You must activate a subscription known as a QuickBooks Payroll Service in order to make your QuickBooks Desktop Software’s payroll features available. You can choose between Basic, Enhanced, or Assisted Payroll depending on the features you require.
The QuickBooks Payroll service is incompatible with QuickBooks Mac. Intuit Online Payroll is the payroll add-on that Mac users use. Intuit Online Payroll only exports transactions to QuickBooks Desktop and QuickBooks Online when used independently (without QuickBooks Online Payroll).
Note: This article is intended for users of QuickBooks Desktop (QuickBooks Pro/Premier or Enterprise).
You can install QuickBooks Desktop Software (Pro/Premier or Enterprise Solutions) on your desktop to use as accounting or financial software. You handle all your billing, bookkeeping, and invoicing here in one location. It is simple to keep track of sales and expenses, accept payments, scan receipts, and prepare for tax season.
You can set up payroll without a subscription if you decide against using any of the QuickBooks Desktop Payroll Services. You cannot obtain payroll tax forms or have your payroll taxes calculated by QuickBooks Desktop. Each paycheck’s payroll tax amounts must be manually calculated and entered.
Introduction to Payroll
Payroll is the process of paying a company’s employees. It entails gathering a list of employees to be paid, tracking the hours worked, calculating the employee’s pay, distributing the salary on time, and recording the payroll expense.
There’s a lot of background work involved in getting these done because payroll is more than just calculating pay checks. It’s a complex set of procedures that necessitate the collaboration of multiple teams. All these complexities, however, can be easily managed by standardizing processes, selecting the appropriate service delivery model, and utilizing modern technology to manage payroll operations.
Calculating employee pay, recording payroll transactions, and calculating and paying payroll taxes are all part of the payroll process. A company must have a timekeeping system in place that accurately reflects the hours worked by non-exempt employees as well as the regular salary payments made to exempt employees. Employers typically withhold federal income tax from employee earnings and must report all wages, tips, and other compensation paid at the end of the year. Companies must also deduct Social Security and Medicare contributions from employees’ wages and match them.
Here’s a high-level overview of the steps involved in successfully completing payroll from scratch as a business function.
What is Payroll?
Keeping track of employee salaries is an immediate thought that comes to mind. However, there is more at stake for businesses. Payroll has a significant impact on an organization’s net income. It is also a business function that is governed by a variety of laws and regulations. Because of the legal and ethical aspects of payroll, it is critical for businesses to do payroll and keep a clean record of their payroll.
When they are unable to keep a clean record, some of the common misconceptions that spread among employees about your company include financial instability, poor and untrustworthy management.
Payroll is the process of paying employees in a business. Payroll processing entails calculating employee earnings and deducting federal and state payroll taxes.
Payroll can also be used to refer to:
- Employee financial records kept by a company.
- The process of distributing employee pay checks.
- Employee wage records are kept on an annual basis.
Payroll can be a company’s most expensive overhead expense. And the payroll process is difficult. Understanding each component of payroll, on the other hand, may help you better understand your company’s finances. It can also help you stay in compliance with federal and state tax and labor laws.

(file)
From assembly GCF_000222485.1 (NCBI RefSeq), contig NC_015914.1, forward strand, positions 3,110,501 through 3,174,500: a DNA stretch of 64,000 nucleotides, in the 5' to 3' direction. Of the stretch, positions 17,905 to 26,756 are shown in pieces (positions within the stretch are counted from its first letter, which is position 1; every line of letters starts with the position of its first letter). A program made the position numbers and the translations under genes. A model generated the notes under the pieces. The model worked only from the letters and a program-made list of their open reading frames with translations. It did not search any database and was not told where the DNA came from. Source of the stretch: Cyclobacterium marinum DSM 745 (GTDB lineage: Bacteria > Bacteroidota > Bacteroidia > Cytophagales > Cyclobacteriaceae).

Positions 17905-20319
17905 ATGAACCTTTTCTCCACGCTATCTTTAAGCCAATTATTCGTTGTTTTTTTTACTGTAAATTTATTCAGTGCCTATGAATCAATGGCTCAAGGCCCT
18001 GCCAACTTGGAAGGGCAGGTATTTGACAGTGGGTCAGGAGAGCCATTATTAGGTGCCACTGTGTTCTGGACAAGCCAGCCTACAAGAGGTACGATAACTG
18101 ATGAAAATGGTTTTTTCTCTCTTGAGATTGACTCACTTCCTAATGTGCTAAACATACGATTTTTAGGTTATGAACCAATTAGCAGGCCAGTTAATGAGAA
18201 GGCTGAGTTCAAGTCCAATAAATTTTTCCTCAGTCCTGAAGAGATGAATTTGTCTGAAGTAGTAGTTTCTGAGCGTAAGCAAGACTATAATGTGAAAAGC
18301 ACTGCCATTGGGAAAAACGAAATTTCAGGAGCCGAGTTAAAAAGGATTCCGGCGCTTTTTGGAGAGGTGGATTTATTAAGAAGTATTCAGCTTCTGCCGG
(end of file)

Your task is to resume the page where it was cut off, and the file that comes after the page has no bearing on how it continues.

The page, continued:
What is Payroll Process?
Payroll can be a company’s most expensive overhead expense. And the payroll process is difficult. Understanding each component of payroll, on the other hand, may help you better understand your company’s finances. It can also help you stay in compliance with federal and state tax and labour laws.
Payroll Processing Procedures:
- Gather information
When you hire a new employee, you must fill out Form W-4 with their payroll information. Employers are required to withhold amounts for federal and state taxes, as well as money to pay for employee benefits.
- calculate net pay
Net pay is the employee’s gross pay less tax withholdings and benefit payments. You’ll also figure out withholdings for Medicare, Social Security, and any applicable local taxes.
- Make payments
You must pay the employee’s net pay through direct deposit or by paper check.
- File tax returns
You must file a tax return with the IRS and the state department of revenue for federal and state tax withholdings. Retirement contributions, state unemployment payments, Medicare taxes, and Social Security taxes are all reported to other entities.
- Collect and pay taxes
All tax and benefit payments must be forwarded to taxing authorities, retirement plan companies, and other benefit providers.
What information is included in the Payroll?
There are numerous documents that you should keep safe. But here’s a general rule of thumb: If it helps you run payroll for an employee, put it in the payroll file.
Generally, the following documents should be included in each employee’s payroll record:
- General information
- Employee name
- Social Security number (SSN)
- Tax withholding forms
- Time and attendance records
- Total hours worked each day and week
- Time and day when work week begins
- Time off history
- Remaining time off
- Payroll records
- Pay rate
- Total daily or weekly straight-time earnings
- Any overtime earnings
- Benefit and deduction information
- Employer contributions
- Expense reimbursement information
- Raise documentation
- Pay periods for wages paid
- Payroll history
- Time and attendance records
Components of Payroll
Every payroll includes several key components for the monthly salary and wage disbursement. There are several ‘components’ that make up a salary package, both within and between gross and net salary. These are required for employers and employees to calculate taxes, provident fund (PF), medical expenses, benefits, travel allowance, and so on.